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[ISN] Bank whips out palm-recognition kit - and a severed hand won't work
By John Leyden
6th March 2013
Italian banking group UniCredit has developed a commercial biometric payment
system based on Fujitsu PalmSecure palm vein reader technology.
UniCredit selected palm vein reader technology instead of more widely touted
biometric technologies, such as fingerprint readers and retina scanners, to
underpin a prototype mobile payment mechanism, dubbed Papillon. Fujitsu
provided a sensor which captures the payerâs unique vein pattern data as well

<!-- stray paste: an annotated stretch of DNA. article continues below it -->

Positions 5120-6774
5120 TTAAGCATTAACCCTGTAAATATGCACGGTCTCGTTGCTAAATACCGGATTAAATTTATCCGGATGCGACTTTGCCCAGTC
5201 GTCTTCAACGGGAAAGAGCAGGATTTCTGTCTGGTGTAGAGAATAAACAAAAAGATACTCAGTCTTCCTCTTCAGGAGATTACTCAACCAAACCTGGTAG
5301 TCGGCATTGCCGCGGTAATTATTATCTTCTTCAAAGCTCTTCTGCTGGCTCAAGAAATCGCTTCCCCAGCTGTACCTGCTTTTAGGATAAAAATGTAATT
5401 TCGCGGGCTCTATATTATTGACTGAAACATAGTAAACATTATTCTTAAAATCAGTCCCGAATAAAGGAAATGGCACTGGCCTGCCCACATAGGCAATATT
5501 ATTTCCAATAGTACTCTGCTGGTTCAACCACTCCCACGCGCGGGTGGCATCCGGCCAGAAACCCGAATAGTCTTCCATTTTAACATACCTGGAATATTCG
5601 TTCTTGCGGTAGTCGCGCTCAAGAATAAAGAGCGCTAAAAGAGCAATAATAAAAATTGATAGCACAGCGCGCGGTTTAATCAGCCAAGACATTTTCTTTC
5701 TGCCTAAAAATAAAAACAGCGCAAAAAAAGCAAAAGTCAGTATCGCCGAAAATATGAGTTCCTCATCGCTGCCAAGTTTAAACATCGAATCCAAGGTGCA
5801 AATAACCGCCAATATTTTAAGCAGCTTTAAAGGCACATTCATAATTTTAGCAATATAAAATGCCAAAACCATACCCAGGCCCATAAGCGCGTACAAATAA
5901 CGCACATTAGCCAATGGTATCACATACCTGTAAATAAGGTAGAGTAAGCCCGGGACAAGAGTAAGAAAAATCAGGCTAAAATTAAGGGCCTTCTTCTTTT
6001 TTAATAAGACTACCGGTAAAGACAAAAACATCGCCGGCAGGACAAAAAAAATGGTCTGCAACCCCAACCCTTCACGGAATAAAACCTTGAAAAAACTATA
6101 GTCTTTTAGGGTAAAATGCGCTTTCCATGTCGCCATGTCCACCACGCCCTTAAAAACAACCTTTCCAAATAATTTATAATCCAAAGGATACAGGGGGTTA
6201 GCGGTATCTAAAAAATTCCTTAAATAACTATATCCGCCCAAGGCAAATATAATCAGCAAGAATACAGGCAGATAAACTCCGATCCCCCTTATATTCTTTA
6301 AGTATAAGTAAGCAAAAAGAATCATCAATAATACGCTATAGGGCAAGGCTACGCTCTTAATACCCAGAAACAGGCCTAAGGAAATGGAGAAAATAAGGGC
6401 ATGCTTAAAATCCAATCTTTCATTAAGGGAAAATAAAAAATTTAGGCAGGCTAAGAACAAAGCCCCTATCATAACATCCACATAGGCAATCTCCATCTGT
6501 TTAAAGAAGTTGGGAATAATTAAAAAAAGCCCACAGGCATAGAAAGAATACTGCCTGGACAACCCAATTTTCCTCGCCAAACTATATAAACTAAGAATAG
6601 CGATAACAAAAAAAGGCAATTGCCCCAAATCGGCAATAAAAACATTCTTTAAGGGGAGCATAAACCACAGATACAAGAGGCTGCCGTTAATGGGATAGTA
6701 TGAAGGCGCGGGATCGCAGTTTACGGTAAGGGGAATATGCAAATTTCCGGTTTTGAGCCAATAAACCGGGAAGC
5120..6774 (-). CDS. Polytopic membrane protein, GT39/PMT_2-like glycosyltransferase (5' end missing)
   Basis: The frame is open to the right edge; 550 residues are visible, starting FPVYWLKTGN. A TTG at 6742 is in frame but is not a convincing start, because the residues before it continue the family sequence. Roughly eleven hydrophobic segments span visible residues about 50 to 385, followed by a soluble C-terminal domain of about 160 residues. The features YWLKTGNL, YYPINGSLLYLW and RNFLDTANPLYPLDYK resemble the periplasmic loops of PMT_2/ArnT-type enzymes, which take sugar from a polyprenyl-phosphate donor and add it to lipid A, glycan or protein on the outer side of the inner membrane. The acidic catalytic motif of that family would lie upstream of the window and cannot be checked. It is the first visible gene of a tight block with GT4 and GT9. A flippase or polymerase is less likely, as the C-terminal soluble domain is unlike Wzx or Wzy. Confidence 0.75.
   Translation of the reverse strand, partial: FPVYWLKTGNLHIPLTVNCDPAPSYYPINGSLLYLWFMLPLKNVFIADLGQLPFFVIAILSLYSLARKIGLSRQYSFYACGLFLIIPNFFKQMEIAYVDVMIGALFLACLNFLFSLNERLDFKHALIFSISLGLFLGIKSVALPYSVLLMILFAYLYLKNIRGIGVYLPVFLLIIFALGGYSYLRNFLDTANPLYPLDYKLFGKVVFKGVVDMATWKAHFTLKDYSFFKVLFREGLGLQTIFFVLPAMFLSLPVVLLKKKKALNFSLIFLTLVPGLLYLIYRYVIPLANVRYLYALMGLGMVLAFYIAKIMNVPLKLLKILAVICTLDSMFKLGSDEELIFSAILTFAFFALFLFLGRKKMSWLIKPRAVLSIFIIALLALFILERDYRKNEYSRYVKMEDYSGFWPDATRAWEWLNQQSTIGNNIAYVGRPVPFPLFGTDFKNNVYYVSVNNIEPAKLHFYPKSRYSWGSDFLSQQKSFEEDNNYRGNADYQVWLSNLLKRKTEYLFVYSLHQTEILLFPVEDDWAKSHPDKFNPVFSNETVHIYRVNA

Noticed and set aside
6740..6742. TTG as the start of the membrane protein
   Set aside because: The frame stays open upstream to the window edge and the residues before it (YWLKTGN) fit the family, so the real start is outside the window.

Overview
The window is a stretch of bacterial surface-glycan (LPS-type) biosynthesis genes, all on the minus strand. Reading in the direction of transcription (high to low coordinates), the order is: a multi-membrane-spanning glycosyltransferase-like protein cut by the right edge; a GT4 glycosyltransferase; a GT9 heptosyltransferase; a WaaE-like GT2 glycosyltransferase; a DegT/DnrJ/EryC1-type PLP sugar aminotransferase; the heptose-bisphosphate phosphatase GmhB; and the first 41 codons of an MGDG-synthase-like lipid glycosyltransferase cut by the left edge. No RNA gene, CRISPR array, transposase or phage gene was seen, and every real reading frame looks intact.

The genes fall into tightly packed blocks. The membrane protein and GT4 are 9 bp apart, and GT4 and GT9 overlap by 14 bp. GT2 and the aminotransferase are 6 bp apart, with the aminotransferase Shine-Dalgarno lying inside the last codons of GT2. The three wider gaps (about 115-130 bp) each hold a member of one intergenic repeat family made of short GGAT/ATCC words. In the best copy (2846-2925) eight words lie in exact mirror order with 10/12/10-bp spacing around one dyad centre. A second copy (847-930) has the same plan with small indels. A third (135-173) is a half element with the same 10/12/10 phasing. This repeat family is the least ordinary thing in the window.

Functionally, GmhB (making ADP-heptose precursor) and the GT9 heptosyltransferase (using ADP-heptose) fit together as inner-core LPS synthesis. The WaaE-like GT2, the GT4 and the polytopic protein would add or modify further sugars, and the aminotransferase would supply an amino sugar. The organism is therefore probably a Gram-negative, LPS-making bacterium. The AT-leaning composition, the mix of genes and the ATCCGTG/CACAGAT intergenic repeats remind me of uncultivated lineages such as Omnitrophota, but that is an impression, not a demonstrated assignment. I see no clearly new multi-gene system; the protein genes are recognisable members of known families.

as software development technology that allowed UniCredit to independently
develop its bespoke Papillon application.
Japan's Ogaki Kyoritsu Bank began offering its customers the option of using
ATM services without the need for a cash card or passbook using the same type
of palm-scanning biometric technology from Fujitsu last year.
Fujitsu reckons the tech has applications across a range of industries
including aviation (as a potential replacement for boarding cards),
entertainment (access control for gyms) and potentially anti-theft features in
cars as well as banking. The IT giant used the opening of the CeBit trade fair
in Hanover, Germany on Tuesday to announce the general availability of
authentication products based on its PalmSecure technology.
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